- Sharpen management focus. Management can focus time and attention on core business; contractor assumes responsibility for day-to-day operations and administration.

- Increase profitability. By outsourcing to contractors who can provide higher productivity and efficiency in their areas of expertise, profitability can be improved.

- Improve business processes. Contractors that specialize in a particular process or technology can provide higher productivity for those areas of specialization.

- Gain access to world-class capabilities. Through partnering with organizations with world-class capabilities outsourcing can bring operational excellence or product quality that was beyond the capabilities of the contracting firm.

- Accelerate reengineering benefits. Companies that are reengineering their business processes can realize immediate benefits by outsourcing these activities to other organizations that have already attained world-class performance.

- Enhance service levels. Contractors may be more responsive to needs than internal service operations are.

- Share risks.

- Reallocate resources. Outsourcing permits redirection of resources to those providing the greatest return.

- Gain scalability. Outsourcing can provide flexibility in expanding or reducing work force, facilities, or capacity.

- Exploit advance technologies. Contractors may provide access to technology that is otherwise unavailable or unaffordable.

- Reduce or control operating costs. Various economies may allow contractors to provide the same or an improved level of productivity at lower cost. An outside provider's lower cost structure is one of the most compelling short-term benefits of outsourcing.

- Free up capital funds. Outsourcing may allow capital to be shifted from noncore activities to core jobs.

- Gain control of problem activities or functions.

- Avoid large personnel commitments. Outsourcing may provide considerable flexibility in establishing necessary manpower levels.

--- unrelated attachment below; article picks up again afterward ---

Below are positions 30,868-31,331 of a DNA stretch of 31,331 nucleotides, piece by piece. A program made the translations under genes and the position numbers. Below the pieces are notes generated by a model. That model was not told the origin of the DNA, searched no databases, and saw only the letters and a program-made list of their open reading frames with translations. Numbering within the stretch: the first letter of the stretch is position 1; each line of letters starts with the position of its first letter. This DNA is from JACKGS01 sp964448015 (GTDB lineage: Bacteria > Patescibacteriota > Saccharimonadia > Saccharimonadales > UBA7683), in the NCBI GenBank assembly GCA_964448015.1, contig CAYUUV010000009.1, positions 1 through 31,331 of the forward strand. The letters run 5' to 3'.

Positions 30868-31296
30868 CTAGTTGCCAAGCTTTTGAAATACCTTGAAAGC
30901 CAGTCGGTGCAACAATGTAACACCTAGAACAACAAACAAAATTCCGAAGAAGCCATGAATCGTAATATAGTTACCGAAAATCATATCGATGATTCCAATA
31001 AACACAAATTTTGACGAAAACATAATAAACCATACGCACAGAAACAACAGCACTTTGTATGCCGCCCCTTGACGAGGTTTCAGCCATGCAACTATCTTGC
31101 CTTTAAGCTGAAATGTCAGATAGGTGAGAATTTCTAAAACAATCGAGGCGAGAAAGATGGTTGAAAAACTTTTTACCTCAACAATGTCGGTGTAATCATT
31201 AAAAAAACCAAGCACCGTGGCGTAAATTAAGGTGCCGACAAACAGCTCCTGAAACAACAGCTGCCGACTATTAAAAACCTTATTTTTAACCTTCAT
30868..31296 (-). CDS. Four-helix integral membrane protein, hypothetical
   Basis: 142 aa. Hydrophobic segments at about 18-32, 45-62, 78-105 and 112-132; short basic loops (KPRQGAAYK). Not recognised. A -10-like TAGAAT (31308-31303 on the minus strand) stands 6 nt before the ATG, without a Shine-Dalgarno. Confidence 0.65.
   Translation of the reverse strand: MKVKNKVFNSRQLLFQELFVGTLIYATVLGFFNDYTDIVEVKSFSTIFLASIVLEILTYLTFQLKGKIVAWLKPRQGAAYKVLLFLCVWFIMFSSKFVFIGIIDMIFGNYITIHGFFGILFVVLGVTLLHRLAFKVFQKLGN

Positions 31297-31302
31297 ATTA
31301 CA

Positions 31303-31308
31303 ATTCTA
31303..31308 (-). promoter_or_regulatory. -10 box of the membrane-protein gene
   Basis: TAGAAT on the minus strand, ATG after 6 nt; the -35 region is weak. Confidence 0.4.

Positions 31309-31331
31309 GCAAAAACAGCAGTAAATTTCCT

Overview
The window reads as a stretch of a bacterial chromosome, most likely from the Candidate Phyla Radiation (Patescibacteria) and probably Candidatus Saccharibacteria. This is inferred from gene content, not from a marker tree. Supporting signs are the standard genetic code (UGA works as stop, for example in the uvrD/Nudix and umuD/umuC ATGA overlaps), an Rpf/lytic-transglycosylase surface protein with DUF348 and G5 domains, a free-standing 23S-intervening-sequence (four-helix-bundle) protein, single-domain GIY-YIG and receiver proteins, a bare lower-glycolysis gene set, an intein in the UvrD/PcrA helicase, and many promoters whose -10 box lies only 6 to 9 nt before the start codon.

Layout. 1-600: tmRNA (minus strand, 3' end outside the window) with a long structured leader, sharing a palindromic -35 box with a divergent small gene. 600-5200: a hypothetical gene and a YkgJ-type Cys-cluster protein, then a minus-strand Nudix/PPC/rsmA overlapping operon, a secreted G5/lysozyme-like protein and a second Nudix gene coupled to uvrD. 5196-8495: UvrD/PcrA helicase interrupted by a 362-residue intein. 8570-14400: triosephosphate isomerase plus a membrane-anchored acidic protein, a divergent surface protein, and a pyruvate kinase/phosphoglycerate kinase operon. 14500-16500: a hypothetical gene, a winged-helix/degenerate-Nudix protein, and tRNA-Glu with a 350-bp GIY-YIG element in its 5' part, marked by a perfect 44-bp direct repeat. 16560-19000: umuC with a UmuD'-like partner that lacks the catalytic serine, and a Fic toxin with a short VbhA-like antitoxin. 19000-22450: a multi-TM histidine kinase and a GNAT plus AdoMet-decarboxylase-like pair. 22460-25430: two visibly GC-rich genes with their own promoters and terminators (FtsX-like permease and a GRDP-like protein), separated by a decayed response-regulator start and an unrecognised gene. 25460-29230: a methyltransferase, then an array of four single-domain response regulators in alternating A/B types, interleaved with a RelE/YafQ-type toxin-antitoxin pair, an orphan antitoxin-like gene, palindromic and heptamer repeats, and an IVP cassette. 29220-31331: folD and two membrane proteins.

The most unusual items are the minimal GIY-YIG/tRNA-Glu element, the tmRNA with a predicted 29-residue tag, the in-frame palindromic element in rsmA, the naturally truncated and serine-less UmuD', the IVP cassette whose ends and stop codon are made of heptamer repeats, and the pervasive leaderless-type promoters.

- Turn fixed cost into variable cost.

- Avoid obsolescence.

Should we outsource?

Like other managers, plant engineers need to make recommendations and decisions regarding outsourcing. Many companies are finding that deciding when and how to outsource are proving to be among their most difficult decisions. Just as the benefits may be enormous, the failure of an outsourcing agreement can be devastating to the organization.

Here are some of the questions that need to be answered.

- Are our resources being effectively utilized now? If not, how will outsourcing benefit us?

- Are we capable of supporting new technologies with our current resources?

- Is outsourcing really the quickest, most effective way to handle our issues?

- Are we able to attract and retain needed talent and expertise internally?

- Can we adequately respond to rapidly changing competitive situations, production volumes, and technical advances?

- Will outsourcing raise our capabilities to a higher level?

- What are the risks of a wrong decision or a delayed decision on outsourcing?

- If employment will be reduced as a result of outsourcing, what is our exposure to litigation?

- What options are open to employees affected by the outsourcing?

- Does outsourcing offer the most effective path to world-class performance?